Canada Goose: From Fur To Synthetic

Canada Goose: From Fur To Synthetic

For many centuries, high-end fashion and sustainability did not exactly co-exist hand-in-hand. On average, 23 kg of greenhouse gases are generated for each kilogram of fabric produced. To be clothed and comfortable is a luxury that many people in the world struggle with daily. While Thrift and Secondhand Stores continue to exist, there is an average price increase of over 15% within thrift stores in the United States within the past three years. Secondhand clothing is not as financially viable as it was once intended to be. So where does that leave us? Clothes rip, clothes become worn out, and most people will grow out of them before they even get the chance to wear it 50 times. 

 

clothing on rack at secondhand thrift store


One of the leaders in this industry for many years has been Canada Goose. Since 1957, Canada Goose has been a giant in the outerwear industry, most known for their down-filled jackets lined with fur to help protect against the abrasive Canadian winters. However, they have not always been met with an open embrace from the public. PETA, the People for the Ethical Treatment of Animals, has been clashing with Canada Goose for years, staking out stores to protest in front of, against the production and purchase of their jackets. 


Canada Goose had been exposed for inhumanely contributing to the fur and down industry for decades. The fur that lines the hoods come from coyotes that are painfully trapped, stripped of their fur, and discarded. While the down feathers that fill the jackets for warmth come from geese that are stunned, hung upside down to bleed out, then separated from the feathers that were ripped from their skin.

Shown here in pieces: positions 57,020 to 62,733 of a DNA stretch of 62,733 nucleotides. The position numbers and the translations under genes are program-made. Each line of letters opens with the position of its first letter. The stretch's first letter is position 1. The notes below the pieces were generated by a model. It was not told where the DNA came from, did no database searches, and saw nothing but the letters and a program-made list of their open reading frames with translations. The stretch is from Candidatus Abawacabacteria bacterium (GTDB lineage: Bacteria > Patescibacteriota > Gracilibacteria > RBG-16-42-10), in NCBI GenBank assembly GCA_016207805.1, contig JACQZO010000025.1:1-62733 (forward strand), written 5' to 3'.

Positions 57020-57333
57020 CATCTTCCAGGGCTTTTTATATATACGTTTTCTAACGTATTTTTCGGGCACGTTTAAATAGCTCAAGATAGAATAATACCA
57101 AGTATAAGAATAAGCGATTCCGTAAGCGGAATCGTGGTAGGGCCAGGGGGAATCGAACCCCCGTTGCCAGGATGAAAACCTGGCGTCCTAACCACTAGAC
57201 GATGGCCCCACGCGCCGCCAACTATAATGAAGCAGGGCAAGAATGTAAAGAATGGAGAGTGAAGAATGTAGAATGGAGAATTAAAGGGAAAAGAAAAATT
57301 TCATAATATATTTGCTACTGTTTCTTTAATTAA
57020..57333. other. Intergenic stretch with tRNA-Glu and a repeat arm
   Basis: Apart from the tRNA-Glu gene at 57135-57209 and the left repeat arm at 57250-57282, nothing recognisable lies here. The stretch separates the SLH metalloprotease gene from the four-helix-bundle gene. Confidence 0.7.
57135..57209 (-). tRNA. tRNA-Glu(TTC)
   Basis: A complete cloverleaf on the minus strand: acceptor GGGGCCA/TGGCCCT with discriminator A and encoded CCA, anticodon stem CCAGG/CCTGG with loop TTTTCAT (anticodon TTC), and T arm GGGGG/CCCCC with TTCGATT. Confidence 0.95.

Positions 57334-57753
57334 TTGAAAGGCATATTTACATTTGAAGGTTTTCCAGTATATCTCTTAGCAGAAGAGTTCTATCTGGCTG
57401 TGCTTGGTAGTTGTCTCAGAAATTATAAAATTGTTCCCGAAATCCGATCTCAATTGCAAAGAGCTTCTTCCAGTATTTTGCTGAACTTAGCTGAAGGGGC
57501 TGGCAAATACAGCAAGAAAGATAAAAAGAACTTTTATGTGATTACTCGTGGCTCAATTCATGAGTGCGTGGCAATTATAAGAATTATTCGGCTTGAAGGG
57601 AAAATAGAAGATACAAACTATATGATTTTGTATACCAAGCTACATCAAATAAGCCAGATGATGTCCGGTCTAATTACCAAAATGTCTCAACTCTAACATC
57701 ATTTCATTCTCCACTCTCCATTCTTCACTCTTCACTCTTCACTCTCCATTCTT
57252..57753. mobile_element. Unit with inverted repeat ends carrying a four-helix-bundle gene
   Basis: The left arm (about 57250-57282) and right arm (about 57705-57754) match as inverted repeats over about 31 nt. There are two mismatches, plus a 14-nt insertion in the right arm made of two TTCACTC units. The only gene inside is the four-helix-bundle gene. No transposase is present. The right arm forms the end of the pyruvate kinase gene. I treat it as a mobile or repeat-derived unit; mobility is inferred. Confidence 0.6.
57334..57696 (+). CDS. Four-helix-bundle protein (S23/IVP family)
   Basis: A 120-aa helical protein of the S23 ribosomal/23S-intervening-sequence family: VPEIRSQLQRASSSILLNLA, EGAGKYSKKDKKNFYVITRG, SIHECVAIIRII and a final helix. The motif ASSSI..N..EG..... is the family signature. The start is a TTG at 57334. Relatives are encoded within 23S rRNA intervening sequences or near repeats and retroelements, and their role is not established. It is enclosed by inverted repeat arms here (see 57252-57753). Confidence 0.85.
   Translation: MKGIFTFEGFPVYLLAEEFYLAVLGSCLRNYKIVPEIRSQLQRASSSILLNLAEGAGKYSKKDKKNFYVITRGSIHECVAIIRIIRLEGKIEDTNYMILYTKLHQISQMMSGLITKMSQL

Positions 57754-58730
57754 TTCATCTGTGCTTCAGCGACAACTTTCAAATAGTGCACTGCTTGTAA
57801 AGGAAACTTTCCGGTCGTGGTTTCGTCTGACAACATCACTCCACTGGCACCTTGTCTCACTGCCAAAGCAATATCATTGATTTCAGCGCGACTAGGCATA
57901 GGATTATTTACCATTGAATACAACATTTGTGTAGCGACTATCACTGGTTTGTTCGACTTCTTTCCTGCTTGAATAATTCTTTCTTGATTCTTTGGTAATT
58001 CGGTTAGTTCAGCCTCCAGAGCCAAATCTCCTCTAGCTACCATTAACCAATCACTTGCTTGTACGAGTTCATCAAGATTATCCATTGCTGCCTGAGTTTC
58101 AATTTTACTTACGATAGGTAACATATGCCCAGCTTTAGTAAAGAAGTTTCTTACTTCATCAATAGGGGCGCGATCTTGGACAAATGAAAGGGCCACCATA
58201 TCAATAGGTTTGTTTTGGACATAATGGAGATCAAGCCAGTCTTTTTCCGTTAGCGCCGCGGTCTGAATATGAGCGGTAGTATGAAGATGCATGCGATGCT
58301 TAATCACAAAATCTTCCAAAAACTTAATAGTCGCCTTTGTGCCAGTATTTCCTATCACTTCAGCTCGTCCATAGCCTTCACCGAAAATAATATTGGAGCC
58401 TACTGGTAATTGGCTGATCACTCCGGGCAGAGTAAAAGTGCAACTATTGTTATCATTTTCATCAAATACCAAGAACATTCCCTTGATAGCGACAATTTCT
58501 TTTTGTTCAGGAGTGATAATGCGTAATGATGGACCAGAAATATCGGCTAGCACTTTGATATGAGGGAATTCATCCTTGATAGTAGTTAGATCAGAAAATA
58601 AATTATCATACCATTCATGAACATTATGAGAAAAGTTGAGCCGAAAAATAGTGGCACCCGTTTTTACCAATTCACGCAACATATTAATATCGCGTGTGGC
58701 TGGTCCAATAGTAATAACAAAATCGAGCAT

canadian geese on green grass

 

To any reader, this should make your skin crawl. For many centuries, clothing has been created from animal by-products (like the hide), thus no parts of the animal went to waste. In contemporary times, this is no longer the case. Animals are abused, left to suffer in cruel, inhumane conditions, and then ignorantly discarded for the sake of fashion. 


As awareness rises and the practices of companies like Canada Goose are exposed, the public’s demands for safer, more sustainable materials and practices are at an all time high. Thus, Canada Goose began the journey to become an eco-conscious clothing brand. 

In April 2020, the brand initially announced it would stop buying new fur from trappers and would instead use reclaimed and recycled fur. However, the general consensus was that real-fur was a real problem, recycled or not. Canada Goose vowed to completely eliminate all authentic furs from their clothing lines and replace them with synthetic alternatives. 

 

woman in grey faux fur jacket

 

In addition to this, Canada Goose has reinvented one of their symbolic parkas which generates 30% less carbon emissions and requires 65% less water throughout its life cycle, while other jackets will be manufactured from completely recycled nylon to reduce single-use resources necessary for production. 


By the year 2025, Canada Goose plans to make 90% of its product materials — including faux fur — organic, and move to 100% recycled packaging. For many Canadians familiar with Canada Goose as a staple in winterized clothing, this is a huge win for animal and environmental activists and supporters all over the world. While they will still continue to use down feathers in their jackets, there is a glimmer of hope that one day Canada Goose will be animal by-product free, and replaced with a comfortable, sustainable, and fashionable alternative for consumers to love. 

 

canada goose jackets lined on clothing rack

 

It is our hope at Eco Four Twenty, that large corporations will follow in the footsteps of Canada Goose. This company is a perfect example of how environmental consciousness has the ability to redesign the fashion industry towards a brighter future for the earth. 

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